Beginners WIP

Discussion in 'Hasslefree Hustle' started by hobit, Dec 2, 2011.

  1. hobit

    Member
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    Dec 15, 2010
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    right everyone

    about these glazes, what do you mean by the term glaze not after an exact definition just what to use and how to tackle it.
    is it just a very thin coat of paint?
    is it a specific type of paint?
    is it anything with glaze medium added?
    or and this is what I most suspect, is it magic?

    :D

    As always all advice warmly accepted please bear in mind I know nothing

    cheers meirion
  2. n1ghtl1fe

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    Nov 4, 2011
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    I use Citadel inks and washes to glaze areas but you can use thinned down paint just as effectively. I take the easier option as I still have much to learn.
    Glazing is using the ink/wash/paint to change the colour or shade of an already painted area. I use it on every model I paint and would be lost without my set of inks/washes.
    The best way I've found to glaze is by using several very thin layers and building up the effect, this usually gives better results and doesn't lead to "pooling" as much.

    I did this recently and might be of some use explaining,
    LINKY

    Hopefully this has been useful and gives you a rough idea about glazing and maybe given you some ideas about trying it out and using it in future models. Also I'm sure the other people who've already commented so far will add to this and help explain it further, my painting knowledge is fairly limited really.

    I think glazing's great, try it out, experiment with different shades and colours and I'm sure you'll get the hang of it in no time.
  3. Iacton

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    Essentially glazes are thinned out paints, be it with water or some other media. But, the important difference between a glaze and a wash it that a wash is generally applied much more generously. Glazing (at least to me) is about controlling the amount of paint on the brush. You can glaze to bring a blend together, add contrast or even completely alter the final look of an area on the model by placing a completely different colour over a pre-contrasted piece of painting (usually placing colour over a monochrome blend is most effective for this).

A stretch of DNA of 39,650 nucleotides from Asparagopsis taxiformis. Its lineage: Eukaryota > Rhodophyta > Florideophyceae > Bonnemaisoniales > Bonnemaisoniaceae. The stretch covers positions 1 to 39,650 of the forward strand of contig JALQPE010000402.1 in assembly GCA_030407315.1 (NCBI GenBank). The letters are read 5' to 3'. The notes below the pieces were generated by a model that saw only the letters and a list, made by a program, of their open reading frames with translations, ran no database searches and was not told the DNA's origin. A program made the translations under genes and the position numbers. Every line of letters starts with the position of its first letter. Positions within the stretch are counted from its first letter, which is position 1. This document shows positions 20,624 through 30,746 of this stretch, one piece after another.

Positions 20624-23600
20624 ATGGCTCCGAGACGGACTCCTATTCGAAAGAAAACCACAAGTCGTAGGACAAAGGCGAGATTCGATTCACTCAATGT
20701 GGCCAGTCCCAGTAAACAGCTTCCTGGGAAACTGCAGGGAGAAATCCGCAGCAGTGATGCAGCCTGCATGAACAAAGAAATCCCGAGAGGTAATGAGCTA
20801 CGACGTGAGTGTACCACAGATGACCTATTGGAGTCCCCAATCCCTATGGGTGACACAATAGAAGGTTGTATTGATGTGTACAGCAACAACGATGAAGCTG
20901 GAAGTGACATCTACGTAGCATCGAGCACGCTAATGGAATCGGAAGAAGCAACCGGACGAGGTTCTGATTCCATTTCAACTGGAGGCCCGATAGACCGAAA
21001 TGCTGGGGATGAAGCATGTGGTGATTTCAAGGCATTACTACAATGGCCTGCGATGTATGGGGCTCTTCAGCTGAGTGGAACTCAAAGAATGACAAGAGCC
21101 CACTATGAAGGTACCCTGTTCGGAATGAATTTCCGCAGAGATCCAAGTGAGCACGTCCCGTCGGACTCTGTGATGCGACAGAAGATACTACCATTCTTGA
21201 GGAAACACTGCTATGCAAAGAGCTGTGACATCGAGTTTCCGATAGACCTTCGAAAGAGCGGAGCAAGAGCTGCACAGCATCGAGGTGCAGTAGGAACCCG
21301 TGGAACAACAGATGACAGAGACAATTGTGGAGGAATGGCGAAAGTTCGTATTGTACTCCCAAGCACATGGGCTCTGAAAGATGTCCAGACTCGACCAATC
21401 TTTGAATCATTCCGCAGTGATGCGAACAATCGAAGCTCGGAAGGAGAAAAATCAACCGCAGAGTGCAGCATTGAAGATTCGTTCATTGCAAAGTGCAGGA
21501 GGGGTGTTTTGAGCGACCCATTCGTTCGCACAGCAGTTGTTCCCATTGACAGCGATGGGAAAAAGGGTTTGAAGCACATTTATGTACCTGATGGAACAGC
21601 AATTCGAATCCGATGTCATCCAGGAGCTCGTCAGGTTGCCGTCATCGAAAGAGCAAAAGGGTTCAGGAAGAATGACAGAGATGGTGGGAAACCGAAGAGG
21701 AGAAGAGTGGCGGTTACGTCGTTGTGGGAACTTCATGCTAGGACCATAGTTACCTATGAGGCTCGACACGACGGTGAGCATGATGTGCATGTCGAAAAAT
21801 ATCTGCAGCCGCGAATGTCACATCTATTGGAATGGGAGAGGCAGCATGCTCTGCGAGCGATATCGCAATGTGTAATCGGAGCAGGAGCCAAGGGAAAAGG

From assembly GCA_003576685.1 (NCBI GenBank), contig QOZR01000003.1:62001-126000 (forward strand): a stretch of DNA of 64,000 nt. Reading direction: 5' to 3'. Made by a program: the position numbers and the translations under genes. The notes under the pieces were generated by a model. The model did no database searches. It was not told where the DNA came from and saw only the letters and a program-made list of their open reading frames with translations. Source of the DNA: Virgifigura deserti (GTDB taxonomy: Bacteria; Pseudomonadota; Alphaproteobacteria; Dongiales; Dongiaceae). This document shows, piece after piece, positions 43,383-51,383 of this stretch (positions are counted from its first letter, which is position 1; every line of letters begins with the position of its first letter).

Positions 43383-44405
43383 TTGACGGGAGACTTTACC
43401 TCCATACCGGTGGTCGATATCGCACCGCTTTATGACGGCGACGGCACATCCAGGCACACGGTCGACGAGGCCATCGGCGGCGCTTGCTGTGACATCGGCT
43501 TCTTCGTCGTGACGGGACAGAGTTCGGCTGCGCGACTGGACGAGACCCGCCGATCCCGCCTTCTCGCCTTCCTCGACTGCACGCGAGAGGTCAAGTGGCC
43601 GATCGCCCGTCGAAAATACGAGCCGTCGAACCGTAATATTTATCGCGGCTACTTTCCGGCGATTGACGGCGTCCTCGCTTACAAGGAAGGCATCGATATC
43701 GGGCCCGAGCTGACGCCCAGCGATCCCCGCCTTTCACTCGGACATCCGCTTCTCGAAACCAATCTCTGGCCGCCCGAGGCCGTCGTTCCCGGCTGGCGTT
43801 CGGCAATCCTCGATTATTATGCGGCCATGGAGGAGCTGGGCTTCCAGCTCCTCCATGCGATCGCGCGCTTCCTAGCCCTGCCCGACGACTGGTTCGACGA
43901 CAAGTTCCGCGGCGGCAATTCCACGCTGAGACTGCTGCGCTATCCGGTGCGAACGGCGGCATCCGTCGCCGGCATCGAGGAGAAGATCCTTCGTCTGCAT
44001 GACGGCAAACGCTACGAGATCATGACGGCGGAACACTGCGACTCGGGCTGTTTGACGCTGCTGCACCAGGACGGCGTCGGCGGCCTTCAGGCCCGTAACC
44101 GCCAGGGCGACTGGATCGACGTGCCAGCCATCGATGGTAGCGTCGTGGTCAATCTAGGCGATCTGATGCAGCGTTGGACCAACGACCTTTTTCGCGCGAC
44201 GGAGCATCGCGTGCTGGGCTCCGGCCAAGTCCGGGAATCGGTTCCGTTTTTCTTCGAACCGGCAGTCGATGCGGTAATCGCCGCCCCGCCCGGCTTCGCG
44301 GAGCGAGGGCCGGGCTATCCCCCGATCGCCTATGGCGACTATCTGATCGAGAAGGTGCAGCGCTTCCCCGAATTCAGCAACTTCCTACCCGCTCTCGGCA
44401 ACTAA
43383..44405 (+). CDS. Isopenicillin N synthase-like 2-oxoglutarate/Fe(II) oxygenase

When controlled correctly it can be one of the most effective techniques in your repertoire. :)
  4. hobit

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    Dec 15, 2010
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    Right got it straight in my head, thanks guys.

    n1ghtl1fe : was thinking along those lines

    Iacton : thanks you've helped me straghten it out in my head, I guess its just down to me practicing and learning how thin the paint needs to be and how little needs to be on brush.

    one thing I have found is if I thin paint too much it tries to leave tide mark as if all the pigment moves in a line but I use gw paint.Perhaps this is where the glaze medium comes in.

    cheers meirion
  5. Iacton

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    That's more where blotting your brush comes in. If you rest the brush on a bit of kitchen towel before touching the model, the excess water will be mostly absorbed, but keep the necessary amount of pigment mostly on the brush. If the paper is very slightly damp to begin with, I find that this avoid the paper sucking all of the water AND paint off of the brush. ;)
    hobit likes this.
  6. MBD

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  7. hobit

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    Thanks MBD

    that site is really helpful will be using that for future reference
  8. MBD

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    Glad to help...
  9. hobit

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    Dec 15, 2010
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    Well 2013 was a total loss with the painting, though I did continue to add to the grey pile. Had a triple bright lamp for Xmas as recommended by numerous members of this forum, and am very pleased. Already painted more in 2014 than 2013. Hopefully I can make this WIP more active, will post something when it's at a stage worth showing. Be warned my standard hasn't improved, perhaps I can change this in 2014.

    Oops wrong thread but u get the idea
  10. mcsnead17

    Member Since:
    Sep 7, 2014
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    believe me you did better than I would have .

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